Personally, I think I lost something by waking from my past listlessness of spirit. I now get het up over petty details and life seems so important and earnest. In the old philosophy nothing was important, I never blew up, and it took a lot to get me peeved. People may have thought I was crazy to think in the morbid and pessimistic way I did; but let me tell you this, I was a lot more happy in that frame of mind than this worldly atmosphere I have now entered. Of course, in my present attitude I want to get back home, am impatient with every minute I spend in this army, I want to study again, I want to live again and all that. In fact, I am like a lost soul now. I had hoped for a much better outcome to the change than that but that is the result. Take it or leave it. I go to sleep at night and try to think of dying but dread the thought. My new person doesn't want to die and doesn't even want to include that possibility in things that might be. My old self keeps trying to regain control over my person and bring me back to the strange peace and quiet which was mine but is no longer with me. Beginning tomorrow, I am going to try to be good and kind again. I have been thinking too much of myself lately and with the dawn of the new day I hope once more to revert to the Roman Klick who first understood the real sadness and spiritual peace of life and death when his closest friend died on October 12, 1942. It just isn't possible that Clarence has died in vain leaving an impression which has only lasted for four short months.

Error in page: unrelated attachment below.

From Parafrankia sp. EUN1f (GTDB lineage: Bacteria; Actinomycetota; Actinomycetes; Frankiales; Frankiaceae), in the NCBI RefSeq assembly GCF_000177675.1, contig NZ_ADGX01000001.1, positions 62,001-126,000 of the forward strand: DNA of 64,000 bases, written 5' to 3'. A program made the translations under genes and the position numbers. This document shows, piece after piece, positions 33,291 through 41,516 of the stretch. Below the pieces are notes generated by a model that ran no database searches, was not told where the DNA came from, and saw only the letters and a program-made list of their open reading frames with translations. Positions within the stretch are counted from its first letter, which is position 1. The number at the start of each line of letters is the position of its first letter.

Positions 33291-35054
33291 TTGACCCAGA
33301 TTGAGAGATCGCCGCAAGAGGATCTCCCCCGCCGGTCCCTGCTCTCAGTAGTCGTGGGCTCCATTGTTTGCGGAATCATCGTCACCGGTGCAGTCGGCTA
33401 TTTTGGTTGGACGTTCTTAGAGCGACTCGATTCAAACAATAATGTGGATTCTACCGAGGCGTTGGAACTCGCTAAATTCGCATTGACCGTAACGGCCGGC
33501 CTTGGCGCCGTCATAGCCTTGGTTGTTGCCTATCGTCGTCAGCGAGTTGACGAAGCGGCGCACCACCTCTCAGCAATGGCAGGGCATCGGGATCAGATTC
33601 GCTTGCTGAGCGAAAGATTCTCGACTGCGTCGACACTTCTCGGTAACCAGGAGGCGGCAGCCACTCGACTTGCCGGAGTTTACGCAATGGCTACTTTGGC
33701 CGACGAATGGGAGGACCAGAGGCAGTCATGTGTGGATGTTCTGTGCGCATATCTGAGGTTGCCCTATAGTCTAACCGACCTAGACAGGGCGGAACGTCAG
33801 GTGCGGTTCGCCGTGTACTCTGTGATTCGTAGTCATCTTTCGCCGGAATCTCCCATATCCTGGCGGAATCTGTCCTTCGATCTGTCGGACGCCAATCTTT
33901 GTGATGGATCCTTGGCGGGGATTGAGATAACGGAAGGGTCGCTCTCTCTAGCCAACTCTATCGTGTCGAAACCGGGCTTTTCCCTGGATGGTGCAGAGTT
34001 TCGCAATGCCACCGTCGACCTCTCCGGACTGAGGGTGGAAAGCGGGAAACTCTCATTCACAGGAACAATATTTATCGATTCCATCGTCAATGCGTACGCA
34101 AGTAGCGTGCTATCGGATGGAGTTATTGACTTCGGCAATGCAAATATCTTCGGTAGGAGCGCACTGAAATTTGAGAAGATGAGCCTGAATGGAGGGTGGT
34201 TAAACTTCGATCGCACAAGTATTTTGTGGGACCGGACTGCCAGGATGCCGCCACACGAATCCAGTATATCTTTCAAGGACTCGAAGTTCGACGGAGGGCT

We shall speak more of this later as time goes on.
I have found that I sleep better on the army beds without using my pillow. One morning after a very good night's sleep I discovered I had discarded the pillow during the night. Since then I make it a point to get rid of the pillow the minute I climb into bed.
Solong Aunty Clara until mañana,